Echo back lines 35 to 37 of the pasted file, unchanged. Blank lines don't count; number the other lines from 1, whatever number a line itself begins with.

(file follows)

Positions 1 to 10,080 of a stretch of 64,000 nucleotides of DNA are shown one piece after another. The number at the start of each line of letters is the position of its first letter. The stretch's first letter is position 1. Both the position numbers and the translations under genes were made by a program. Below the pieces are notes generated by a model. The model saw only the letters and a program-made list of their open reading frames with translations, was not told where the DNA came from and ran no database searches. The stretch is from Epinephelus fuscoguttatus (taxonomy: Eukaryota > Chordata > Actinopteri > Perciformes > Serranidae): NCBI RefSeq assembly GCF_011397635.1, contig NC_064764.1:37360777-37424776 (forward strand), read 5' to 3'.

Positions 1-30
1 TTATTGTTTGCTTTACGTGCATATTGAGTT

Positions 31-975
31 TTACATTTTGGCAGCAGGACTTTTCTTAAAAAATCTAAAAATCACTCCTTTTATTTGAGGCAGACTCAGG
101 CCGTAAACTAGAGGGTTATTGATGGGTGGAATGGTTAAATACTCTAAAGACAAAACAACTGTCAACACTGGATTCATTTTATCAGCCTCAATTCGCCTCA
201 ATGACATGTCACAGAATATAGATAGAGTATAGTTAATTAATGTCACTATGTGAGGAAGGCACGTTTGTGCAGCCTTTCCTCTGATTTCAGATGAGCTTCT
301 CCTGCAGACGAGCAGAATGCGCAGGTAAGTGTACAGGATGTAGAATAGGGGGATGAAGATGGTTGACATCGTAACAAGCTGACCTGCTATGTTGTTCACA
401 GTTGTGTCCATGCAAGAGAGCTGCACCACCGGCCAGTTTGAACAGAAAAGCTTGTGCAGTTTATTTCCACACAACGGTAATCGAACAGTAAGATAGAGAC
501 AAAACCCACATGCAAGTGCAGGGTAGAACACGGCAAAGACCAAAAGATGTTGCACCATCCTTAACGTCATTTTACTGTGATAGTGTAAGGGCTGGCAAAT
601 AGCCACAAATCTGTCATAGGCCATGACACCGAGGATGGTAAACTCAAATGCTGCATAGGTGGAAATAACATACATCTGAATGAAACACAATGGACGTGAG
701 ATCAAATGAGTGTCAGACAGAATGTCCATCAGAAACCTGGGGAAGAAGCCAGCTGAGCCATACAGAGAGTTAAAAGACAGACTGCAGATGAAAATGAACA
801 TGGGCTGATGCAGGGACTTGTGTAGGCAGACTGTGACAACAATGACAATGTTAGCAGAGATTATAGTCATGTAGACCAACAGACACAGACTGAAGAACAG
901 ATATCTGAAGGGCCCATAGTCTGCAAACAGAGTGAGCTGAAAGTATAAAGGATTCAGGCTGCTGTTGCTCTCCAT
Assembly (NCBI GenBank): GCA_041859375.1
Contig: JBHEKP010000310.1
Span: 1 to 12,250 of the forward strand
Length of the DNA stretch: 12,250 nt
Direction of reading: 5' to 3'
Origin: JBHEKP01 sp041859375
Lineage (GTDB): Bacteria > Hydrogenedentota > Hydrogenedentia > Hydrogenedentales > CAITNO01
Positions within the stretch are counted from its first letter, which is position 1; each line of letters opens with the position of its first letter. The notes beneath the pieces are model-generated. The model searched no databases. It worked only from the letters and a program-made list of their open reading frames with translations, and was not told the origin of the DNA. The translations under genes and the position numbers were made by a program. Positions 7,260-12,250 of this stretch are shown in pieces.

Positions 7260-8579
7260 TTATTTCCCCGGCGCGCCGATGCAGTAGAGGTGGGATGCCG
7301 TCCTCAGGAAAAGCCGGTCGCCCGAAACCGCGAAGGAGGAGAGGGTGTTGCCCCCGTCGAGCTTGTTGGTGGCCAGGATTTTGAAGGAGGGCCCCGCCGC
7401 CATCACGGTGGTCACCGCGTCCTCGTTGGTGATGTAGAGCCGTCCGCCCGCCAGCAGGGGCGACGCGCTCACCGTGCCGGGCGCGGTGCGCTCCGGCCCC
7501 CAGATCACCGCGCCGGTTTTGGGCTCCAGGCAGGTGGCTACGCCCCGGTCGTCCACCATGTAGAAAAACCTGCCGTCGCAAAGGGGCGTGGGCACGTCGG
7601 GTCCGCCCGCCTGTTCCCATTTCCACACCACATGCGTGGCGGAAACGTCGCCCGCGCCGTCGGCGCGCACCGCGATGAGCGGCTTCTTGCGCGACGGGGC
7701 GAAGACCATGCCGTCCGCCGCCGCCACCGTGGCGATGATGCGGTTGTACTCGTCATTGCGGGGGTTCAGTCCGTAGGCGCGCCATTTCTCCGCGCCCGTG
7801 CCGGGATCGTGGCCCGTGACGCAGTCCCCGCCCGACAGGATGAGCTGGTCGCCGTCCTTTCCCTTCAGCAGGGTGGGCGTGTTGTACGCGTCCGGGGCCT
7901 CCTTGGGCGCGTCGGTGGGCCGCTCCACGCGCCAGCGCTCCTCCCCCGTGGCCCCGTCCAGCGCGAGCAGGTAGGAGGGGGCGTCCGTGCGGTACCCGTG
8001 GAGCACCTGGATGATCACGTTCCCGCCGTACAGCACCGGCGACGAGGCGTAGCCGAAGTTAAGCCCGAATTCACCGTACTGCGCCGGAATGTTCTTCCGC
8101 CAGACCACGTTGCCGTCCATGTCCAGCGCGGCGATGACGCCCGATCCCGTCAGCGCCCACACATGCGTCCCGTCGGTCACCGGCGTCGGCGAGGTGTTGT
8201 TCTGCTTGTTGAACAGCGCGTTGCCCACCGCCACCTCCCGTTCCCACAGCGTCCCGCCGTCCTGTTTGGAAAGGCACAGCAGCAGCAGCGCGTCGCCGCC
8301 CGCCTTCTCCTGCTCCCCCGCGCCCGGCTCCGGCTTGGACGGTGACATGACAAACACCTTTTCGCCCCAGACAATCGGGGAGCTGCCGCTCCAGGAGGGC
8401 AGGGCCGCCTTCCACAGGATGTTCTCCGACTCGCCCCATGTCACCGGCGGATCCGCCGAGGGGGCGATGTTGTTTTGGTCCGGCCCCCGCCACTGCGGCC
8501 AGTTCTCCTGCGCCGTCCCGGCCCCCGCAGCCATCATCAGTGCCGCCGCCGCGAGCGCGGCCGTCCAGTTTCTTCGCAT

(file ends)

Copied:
8301 CGCCTTCTCCTGCTCCCCCGCGCCCGGCTCCGGCTTGGACGGTGACATGACAAACACCTTTTCGCCCCAGACAATCGGGGAGCTGCCGCTCCAGGAGGGC
8401 AGGGCCGCCTTCCACAGGATGTTCTCCGACTCGCCCCATGTCACCGGCGGATCCGCCGAGGGGGCGATGTTGTTTTGGTCCGGCCCCCGCCACTGCGGCC
8501 AGTTCTCCTGCGCCGTCCCGGCCCCCGCAGCCATCATCAGTGCCGCCGCCGCGAGCGCGGCCGTCCAGTTTCTTCGCAT